When my package from Onset Corporation arrived in the mail this afternoon I was like a child at Christmas. I quickly tore open the box with excitement. The box contained a set of HOBO Data Loggers that record temperature and light. We are going to use these data loggers in my Science for Educators class as part of our phenology study on the campus of Lasell.
When we return from spring break, we are going to start observations of spring phenological events. We are going to watch for things like bud burst, flowering, and leaf out in vegetation. We can compare the timing of our observations with those recorded by Henry David Thoreau about 150 years ago. Thanks to Abe Miller-Rushing and Richard Primack from Boston University, we have a spreadsheet of thousands of phenology observations for hundreds of species made by Thoreau. By comparing the same species we can look at how the timing of spring events have changed and question whether we are observing global warming.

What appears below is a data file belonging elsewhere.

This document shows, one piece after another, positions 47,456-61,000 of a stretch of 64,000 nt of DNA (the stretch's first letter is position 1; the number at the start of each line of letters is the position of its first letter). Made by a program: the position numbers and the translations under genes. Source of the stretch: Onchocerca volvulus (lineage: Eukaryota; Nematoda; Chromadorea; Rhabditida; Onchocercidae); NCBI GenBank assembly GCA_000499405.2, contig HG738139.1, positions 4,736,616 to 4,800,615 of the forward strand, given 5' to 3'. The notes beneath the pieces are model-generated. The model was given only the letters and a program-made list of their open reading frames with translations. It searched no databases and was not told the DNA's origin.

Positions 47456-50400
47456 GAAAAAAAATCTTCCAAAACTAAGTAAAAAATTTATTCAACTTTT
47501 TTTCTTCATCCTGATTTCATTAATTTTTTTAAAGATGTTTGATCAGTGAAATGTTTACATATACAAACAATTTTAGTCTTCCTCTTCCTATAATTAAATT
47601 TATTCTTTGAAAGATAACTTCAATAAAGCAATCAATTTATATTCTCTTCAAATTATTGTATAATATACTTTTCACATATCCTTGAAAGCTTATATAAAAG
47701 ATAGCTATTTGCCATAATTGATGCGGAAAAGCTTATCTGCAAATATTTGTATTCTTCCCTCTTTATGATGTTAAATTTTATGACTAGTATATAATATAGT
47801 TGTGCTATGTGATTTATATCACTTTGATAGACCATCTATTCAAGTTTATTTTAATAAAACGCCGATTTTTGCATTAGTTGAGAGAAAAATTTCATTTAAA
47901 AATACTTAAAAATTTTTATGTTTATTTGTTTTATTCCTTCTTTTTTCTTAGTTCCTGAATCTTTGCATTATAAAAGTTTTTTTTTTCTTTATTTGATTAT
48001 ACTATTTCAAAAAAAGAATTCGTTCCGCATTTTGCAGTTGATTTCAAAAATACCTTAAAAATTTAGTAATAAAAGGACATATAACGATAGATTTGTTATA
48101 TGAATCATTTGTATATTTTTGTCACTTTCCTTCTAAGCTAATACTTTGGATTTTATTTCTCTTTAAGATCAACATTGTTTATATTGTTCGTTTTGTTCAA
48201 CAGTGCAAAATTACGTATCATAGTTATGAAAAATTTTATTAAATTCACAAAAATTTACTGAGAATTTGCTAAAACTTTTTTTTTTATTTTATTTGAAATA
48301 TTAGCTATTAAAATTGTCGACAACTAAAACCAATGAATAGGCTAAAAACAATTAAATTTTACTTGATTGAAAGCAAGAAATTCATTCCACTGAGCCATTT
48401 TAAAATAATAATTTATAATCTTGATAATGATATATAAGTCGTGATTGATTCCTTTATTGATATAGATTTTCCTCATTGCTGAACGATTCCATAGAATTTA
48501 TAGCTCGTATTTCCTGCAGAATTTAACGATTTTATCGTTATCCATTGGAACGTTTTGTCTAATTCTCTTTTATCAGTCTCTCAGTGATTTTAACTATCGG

The data loggers add two new variables to the project. Now, in addition to just time, we have temperature and light levels. We can analyze data and explore the impact of temperature and light on phenology events in vegetation. Analyzing raw data is one of those experiences that makes students uncomfortable but I think they gain so much from it. Finding patterns and meaning in their observations is great way to introduce these future educators to science. I am looking forward to spring and the opportunity to return to studying the environment in the environment.